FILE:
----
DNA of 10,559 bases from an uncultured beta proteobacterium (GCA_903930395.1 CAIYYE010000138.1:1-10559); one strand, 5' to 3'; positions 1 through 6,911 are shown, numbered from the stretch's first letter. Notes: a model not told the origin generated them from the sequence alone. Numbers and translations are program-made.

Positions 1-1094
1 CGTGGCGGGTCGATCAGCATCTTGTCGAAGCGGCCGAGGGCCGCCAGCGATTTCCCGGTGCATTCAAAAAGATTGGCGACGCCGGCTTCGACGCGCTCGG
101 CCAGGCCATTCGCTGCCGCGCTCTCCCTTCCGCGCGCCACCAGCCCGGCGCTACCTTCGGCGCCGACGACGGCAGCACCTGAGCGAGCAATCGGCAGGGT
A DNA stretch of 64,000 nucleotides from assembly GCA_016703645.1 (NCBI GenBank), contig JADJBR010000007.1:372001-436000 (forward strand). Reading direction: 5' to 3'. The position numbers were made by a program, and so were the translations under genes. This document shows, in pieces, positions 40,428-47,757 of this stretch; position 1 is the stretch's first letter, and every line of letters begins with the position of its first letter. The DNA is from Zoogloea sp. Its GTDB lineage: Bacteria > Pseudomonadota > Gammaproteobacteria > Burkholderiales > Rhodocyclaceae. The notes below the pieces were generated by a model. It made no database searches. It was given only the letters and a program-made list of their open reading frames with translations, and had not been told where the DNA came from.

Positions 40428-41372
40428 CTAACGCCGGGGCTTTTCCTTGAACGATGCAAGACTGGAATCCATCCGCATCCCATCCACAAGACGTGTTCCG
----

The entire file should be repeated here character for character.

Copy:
DNA of 10,559 bases from an uncultured beta proteobacterium (GCA_903930395.1 CAIYYE010000138.1:1-10559); one strand, 5' to 3'; positions 1 through 6,911 are shown, numbered from the stretch's first letter. Notes: a model not told the origin generated them from the sequence alone. Numbers and translations are program-made.

Positions 1-1094
1 CGTGGCGGGTCGATCAGCATCTTGTCGAAGCGGCCGAGGGCCGCCAGCGATTTCCCGGTGCATTCAAAAAGATTGGCGACGCCGGCTTCGACGCGCTCGG
101 CCAGGCCATTCGCTGCCGCGCTCTCCCTTCCGCGCGCCACCAGCCCGGCGCTACCTTCGGCGCCGACGACGGCAGCACCTGAGCGAGCAATCGGCAGGGT
A DNA stretch of 64,000 nucleotides from assembly GCA_016703645.1 (NCBI GenBank), contig JADJBR010000007.1:372001-436000 (forward strand). Reading direction: 5' to 3'. The position numbers were made by a program, and so were the translations under genes. This document shows, in pieces, positions 40,428-47,757 of this stretch; position 1 is the stretch's first letter, and every line of letters begins with the position of its first letter. The DNA is from Zoogloea sp. Its GTDB lineage: Bacteria > Pseudomonadota > Gammaproteobacteria > Burkholderiales > Rhodocyclaceae. The notes below the pieces were generated by a model. It made no database searches. It was given only the letters and a program-made list of their open reading frames with translations, and had not been told where the DNA came from.

Positions 40428-41372
40428 CTAACGCCGGGGCTTTTCCTTGAACGATGCAAGACTGGAATCCATCCGCATCCCATCCACAAGACGTGTTCCG